The Supreme Court has long kept a distance from arguments over gerrymandering, that most American practice of redrawing the lines of legislative districts in order to tip elections toward the party in power. But early next month, the justices will hear a challenge to the 2011 redrawing of Wisconsin’s state legislative map by Republican lawmakers — a demonstration of how increasingly powerful technology allows partisan mapmakers to distort representation with ever-greater precision. Using computer modeling, Wisconsin’s Republican-controlled legislature produced districts so unbalanced that, in 2012, Republicans won a supermajority in the state assembly even after losing the popular vote. And the state GOP continued to entrench that hold in 2014 and 2016, even after winning only slim majorities of the vote.
Given that the case, Gill v. Whitford, concerns an egregious abuse of power to the advantage of Republicans, it’s heartening to see officials of that same party condemn Wisconsin’s map. In a series of recently filed legal briefs before the Supreme Court, high-profile Republican politicians — including Sen. John McCain (Ariz.) and Ohio Gov. John Kasich — stand shoulder to shoulder with Democrats to report from the “political front lines” on the destructive effects of gerrymandering.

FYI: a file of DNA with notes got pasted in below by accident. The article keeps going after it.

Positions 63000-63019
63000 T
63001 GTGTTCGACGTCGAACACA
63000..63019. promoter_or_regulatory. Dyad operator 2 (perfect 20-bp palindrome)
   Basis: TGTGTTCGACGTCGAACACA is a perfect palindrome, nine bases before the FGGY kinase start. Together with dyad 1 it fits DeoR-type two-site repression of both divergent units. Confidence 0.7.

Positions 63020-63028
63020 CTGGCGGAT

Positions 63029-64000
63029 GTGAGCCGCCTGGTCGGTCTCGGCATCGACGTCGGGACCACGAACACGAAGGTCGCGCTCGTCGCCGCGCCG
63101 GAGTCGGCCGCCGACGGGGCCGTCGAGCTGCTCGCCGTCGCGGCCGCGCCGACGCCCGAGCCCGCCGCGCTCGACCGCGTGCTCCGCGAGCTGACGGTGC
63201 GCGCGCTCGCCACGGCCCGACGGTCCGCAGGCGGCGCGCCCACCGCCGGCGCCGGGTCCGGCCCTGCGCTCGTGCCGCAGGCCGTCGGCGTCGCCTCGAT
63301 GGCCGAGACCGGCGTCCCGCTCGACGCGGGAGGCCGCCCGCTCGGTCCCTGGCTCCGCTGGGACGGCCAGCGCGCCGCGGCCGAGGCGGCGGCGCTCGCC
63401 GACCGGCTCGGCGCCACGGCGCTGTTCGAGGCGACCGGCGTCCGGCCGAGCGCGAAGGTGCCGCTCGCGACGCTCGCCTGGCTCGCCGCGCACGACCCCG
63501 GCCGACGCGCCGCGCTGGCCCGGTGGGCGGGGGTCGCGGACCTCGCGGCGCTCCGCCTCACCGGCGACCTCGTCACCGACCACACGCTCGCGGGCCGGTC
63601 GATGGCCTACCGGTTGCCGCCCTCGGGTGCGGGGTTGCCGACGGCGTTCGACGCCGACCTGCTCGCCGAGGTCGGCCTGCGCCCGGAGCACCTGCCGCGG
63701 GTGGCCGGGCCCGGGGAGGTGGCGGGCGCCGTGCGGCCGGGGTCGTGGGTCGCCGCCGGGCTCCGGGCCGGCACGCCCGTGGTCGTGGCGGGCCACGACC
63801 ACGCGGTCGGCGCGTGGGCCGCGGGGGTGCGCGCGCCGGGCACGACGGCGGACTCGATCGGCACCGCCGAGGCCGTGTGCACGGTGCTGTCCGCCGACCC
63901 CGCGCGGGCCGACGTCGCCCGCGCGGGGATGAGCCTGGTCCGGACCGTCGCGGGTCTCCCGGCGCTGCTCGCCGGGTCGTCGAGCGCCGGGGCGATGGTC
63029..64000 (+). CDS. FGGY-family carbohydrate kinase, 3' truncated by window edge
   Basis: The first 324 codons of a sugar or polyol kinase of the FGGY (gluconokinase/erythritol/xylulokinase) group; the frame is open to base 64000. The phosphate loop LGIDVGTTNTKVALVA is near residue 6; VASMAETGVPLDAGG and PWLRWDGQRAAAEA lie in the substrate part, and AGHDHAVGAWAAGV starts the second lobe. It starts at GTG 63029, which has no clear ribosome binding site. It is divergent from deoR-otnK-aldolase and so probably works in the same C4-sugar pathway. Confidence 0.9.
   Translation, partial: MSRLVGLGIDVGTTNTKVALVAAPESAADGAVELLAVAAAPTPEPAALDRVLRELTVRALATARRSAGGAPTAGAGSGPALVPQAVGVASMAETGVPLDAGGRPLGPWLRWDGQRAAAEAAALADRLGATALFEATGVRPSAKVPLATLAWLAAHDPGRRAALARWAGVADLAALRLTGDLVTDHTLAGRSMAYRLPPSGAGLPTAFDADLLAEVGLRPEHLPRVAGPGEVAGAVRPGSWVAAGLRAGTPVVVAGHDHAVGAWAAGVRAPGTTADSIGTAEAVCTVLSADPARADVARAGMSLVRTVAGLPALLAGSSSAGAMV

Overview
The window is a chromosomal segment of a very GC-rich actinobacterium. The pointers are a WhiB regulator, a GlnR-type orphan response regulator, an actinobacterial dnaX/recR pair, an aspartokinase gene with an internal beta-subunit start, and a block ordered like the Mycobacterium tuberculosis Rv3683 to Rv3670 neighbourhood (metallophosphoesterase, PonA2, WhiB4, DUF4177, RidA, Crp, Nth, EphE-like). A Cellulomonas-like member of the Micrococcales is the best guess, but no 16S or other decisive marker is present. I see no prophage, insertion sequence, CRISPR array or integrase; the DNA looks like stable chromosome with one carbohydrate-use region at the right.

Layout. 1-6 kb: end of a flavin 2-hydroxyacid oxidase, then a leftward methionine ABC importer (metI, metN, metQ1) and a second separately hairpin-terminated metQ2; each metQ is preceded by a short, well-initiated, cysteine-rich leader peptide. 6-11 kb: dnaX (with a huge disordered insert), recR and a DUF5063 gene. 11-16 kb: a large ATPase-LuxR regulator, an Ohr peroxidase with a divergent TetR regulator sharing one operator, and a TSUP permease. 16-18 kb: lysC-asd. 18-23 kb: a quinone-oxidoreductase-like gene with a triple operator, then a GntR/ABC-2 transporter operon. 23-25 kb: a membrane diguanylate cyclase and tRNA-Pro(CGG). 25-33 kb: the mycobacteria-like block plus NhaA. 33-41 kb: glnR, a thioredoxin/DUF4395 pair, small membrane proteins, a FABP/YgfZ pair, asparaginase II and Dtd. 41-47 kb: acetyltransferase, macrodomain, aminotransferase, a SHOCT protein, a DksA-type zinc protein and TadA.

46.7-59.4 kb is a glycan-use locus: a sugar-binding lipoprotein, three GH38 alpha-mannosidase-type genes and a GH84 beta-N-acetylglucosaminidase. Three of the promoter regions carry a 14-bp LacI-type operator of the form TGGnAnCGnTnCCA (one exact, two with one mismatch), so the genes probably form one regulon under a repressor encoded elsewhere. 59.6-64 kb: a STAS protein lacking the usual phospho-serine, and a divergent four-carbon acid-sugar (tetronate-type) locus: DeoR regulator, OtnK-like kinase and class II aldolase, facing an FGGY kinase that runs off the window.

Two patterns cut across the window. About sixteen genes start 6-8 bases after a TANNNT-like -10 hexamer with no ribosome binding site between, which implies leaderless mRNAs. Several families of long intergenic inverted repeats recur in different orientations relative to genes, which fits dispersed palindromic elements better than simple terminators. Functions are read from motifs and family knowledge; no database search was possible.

The legal arguments against extreme partisan gerrymandering focus on the practice’s offensiveness to constitutional promises of equal protection and free expression: Voters packed into skewed districts have less of a voice in the political process and are arguably penalized for their party affiliation. And in cases such as Wisconsin’s, technology allows legislators to create maps that essentially immunize the party in power from ever being voted out. The bipartisan briefs make clear how a practice designed to undercut democratic competition further degrades American politics by weakening public faith in government and pushing lawmakers away from compromise, especially in the House of Representatives. This is not an issue of one party’s advantage over another — Democrats have also used gerrymandering against Republicans when convenient, most notably in Maryland — but a matter of bipartisan concern.